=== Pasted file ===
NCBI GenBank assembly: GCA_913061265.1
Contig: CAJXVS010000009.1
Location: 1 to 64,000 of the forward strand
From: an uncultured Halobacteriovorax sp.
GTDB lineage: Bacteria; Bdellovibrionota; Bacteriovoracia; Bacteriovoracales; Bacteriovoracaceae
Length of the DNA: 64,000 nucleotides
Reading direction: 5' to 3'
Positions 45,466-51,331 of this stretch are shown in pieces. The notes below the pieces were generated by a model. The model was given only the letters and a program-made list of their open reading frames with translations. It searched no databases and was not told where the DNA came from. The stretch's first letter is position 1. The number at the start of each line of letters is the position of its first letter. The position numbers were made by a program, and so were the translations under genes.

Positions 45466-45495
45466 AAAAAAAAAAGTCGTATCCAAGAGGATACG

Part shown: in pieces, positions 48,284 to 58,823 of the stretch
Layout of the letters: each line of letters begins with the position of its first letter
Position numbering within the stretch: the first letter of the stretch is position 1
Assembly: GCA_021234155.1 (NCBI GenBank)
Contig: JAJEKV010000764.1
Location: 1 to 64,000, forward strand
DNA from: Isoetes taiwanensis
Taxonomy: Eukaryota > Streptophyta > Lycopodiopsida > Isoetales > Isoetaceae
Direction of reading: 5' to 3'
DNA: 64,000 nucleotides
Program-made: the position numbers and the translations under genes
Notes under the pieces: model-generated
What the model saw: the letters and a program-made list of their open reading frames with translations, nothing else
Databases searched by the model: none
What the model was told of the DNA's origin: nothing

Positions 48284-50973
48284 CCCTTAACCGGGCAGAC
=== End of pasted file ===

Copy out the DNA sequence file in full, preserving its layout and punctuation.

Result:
NCBI GenBank assembly: GCA_913061265.1
Contig: CAJXVS010000009.1
Location: 1 to 64,000 of the forward strand
From: an uncultured Halobacteriovorax sp.
GTDB lineage: Bacteria; Bdellovibrionota; Bacteriovoracia; Bacteriovoracales; Bacteriovoracaceae
Length of the DNA: 64,000 nucleotides
Reading direction: 5' to 3'
Positions 45,466-51,331 of this stretch are shown in pieces. The notes below the pieces were generated by a model. The model was given only the letters and a program-made list of their open reading frames with translations. It searched no databases and was not told where the DNA came from. The stretch's first letter is position 1. The number at the start of each line of letters is the position of its first letter. The position numbers were made by a program, and so were the translations under genes.

Positions 45466-45495
45466 AAAAAAAAAAGTCGTATCCAAGAGGATACG

Part shown: in pieces, positions 48,284 to 58,823 of the stretch
Layout of the letters: each line of letters begins with the position of its first letter
Position numbering within the stretch: the first letter of the stretch is position 1
Assembly: GCA_021234155.1 (NCBI GenBank)
Contig: JAJEKV010000764.1
Location: 1 to 64,000, forward strand
DNA from: Isoetes taiwanensis
Taxonomy: Eukaryota > Streptophyta > Lycopodiopsida > Isoetales > Isoetaceae
Direction of reading: 5' to 3'
DNA: 64,000 nucleotides
Program-made: the position numbers and the translations under genes
Notes under the pieces: model-generated
What the model saw: the letters and a program-made list of their open reading frames with translations, nothing else
Databases searched by the model: none
What the model was told of the DNA's origin: nothing

Positions 48284-50973
48284 CCCTTAACCGGGCAGAC